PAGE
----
New York Daily News Full Review
  • Stephanie Zacharek

    Although The Reluctant Fundamentalist raises some complicated questions, in the end, it doesn’t challenge that much. Full Review
  • Keith Uhlich

    Ticking-time-bomb suspense is not Nair’s forte, so she relies on Michael Andrews’s Middle East–inflected score to do most of the heavy lifting in the present-day scenes, which feel shapeless and perfunctory.

    Time Out New York Full Review
  • Robert Everett-Green

    It’s a timely narrative subject, but its treatment in The Reluctant Fundamentalist is fundamentally flawed.

    The Globe and Mail (Toronto) Full Review
  • Barbara VanDenburgh

    Mira Nair has crafted a handsome but clubfooted film that lurches through predictable hot spots. It most disappoints as a thriller, the flashbacks and voiceovers and romantic entanglements so dominating the proceedings you forget that someone is bound and gagged in real time.

    Arizona Republic Full Review
  • Andrew O'Hehir

    This movie feels a little half-baked to me in the sense that it carries an exceedingly complicated intellectual agenda below the surface of a conventional thriller, and doesn’t execute either level as well as it might. Full Review
  • Sara Stewart

    Alas, the film’s relevance — and ultimately sane upshot — is buried beneath a meandering and oftimplausible plot.

    New York Post Full Review
  • Abhimanyu Das

    The laziest sort of political cinema, full of straw men and finger-pointing, wrapped up in an awards-friendly bow by its beautiful cinematography and a manipulative world music-y score.

    Slant Magazine Full Review
  • Mike Scott

    Lacks any real sense of vitality. And no matter how worthwhile a film's message is, it's difficult for audiences to care if the path to the payoff so often feels like a slog.

    New Orleans Times-Picayune Full Review
  • Justin Chang

    Mira Nair’s latest immigrant saga saddles itself with a laborious narrative structure and half-baked thriller elements in a misguided attempt to open up what should be an intimate, introspective story.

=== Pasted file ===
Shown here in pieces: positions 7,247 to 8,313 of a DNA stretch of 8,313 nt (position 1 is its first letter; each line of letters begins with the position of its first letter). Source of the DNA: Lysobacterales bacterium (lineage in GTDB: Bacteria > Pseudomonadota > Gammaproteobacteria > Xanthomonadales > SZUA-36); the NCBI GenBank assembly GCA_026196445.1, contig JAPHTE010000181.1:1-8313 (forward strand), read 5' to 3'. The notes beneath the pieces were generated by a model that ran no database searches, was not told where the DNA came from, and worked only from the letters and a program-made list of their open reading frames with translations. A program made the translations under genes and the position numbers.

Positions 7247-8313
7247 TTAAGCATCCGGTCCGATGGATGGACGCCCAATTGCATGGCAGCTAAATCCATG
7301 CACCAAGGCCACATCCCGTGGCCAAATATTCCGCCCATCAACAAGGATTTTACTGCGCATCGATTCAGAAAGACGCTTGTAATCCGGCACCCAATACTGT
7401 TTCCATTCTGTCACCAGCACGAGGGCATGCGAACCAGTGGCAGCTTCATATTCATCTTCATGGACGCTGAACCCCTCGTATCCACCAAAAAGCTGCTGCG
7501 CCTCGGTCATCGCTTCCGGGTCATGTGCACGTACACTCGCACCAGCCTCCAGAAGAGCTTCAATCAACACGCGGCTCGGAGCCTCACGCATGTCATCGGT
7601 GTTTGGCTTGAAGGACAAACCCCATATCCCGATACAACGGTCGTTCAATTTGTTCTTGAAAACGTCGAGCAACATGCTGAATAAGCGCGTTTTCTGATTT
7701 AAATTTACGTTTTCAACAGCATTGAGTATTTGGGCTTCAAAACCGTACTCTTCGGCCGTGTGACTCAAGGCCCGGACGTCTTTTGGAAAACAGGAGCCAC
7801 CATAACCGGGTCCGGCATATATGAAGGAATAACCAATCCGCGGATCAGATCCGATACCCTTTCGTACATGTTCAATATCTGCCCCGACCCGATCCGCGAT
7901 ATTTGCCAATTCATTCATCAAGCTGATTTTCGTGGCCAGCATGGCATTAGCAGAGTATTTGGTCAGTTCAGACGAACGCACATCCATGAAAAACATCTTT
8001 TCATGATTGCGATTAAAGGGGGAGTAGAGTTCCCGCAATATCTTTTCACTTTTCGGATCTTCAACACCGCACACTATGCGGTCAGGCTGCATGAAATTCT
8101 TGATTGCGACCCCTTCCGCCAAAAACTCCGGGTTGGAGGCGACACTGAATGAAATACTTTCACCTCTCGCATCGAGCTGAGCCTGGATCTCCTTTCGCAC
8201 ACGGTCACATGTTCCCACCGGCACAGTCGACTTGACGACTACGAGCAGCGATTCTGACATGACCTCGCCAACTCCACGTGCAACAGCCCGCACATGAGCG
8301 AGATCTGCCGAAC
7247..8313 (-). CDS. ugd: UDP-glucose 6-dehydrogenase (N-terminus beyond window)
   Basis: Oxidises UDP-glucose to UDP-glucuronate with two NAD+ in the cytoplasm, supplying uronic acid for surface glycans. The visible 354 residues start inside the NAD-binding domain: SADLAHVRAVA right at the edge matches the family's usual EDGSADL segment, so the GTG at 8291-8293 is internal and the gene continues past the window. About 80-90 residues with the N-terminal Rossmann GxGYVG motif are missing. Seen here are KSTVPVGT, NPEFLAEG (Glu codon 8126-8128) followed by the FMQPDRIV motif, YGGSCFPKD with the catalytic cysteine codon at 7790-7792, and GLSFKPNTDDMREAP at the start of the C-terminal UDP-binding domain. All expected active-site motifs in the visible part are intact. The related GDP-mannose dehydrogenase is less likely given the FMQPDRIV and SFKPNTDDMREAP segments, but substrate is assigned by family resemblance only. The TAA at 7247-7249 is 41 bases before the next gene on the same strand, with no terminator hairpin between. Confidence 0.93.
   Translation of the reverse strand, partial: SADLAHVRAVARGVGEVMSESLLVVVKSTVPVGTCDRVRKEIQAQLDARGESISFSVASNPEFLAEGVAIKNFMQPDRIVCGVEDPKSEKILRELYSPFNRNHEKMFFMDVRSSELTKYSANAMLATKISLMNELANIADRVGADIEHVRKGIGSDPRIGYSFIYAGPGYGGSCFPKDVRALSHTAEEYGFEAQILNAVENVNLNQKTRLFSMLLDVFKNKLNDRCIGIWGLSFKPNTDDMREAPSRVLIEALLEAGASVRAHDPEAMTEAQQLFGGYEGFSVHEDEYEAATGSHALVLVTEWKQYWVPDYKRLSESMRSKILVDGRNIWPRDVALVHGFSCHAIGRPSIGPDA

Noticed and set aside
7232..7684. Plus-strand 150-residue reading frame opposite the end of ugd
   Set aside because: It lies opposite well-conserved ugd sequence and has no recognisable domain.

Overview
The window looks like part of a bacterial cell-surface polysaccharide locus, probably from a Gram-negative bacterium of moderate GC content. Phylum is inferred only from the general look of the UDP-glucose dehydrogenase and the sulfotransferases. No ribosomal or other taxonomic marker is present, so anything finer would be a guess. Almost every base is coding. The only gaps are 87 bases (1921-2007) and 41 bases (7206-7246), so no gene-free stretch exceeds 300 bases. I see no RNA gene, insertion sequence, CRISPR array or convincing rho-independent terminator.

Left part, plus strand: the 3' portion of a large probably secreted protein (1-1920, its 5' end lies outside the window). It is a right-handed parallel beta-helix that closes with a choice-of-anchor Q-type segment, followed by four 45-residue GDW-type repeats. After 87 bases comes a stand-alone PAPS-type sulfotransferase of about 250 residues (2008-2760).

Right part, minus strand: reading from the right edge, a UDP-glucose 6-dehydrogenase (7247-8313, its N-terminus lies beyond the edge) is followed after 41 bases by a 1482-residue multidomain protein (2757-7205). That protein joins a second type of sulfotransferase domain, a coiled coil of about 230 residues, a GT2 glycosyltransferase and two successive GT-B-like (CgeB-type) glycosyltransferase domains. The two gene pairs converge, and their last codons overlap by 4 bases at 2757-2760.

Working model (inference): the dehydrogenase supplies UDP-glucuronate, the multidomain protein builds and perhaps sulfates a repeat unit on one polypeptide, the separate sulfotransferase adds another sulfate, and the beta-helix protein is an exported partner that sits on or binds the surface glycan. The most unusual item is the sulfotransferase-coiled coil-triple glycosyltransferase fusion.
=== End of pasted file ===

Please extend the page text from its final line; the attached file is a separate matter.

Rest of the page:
Variety Full Review
  • Dana Stevens

    For all the contemporary relevance of the issues it explores, there’s something morally and aesthetically muffled about The Reluctant Fundamentalist: Nair is so busy making sure we never lose sympathy for her handsome and charming protagonist that the film ultimately founders in a tangle of humanist platitudes.

    Slate Full Review
  • Oliver Lyttelton

    Kiefer Sutherland feels somewhat miscast as the mentor, but nowhere near as badly as Hudson is as the love interest. In all fairness, it’s a nightmare of a part, an artist (whose art is, as it turns out, is terrible) haunted by the recent death of her boyfriend, and seemingly unable to read basic human feelings and emotion. But Hudson doesn’t really help things, coming across more often than not as unintentionally funny.

    The Playlist Full Review
  • Manohla Dargis

    By literalizing the idea of American military aggression and all that it implies Ms. Nair doesn’t just invest Mr. Hamid’s story with Hollywood-style beats, she also completely drains it of ambiguity.

    The New York Times Full Review
  • Joe Morgenstern

    The movie's failures are all the more unfortunate because they detract from its central and conspicuous success, the performance of Riz Ahmed in the title role. Mr. Ahmed turns the quicksilver quality of the book's internal monologue into a tour de force of his own creation. He's a bright star in a dim constellation.

    Wall Street Journal Full Review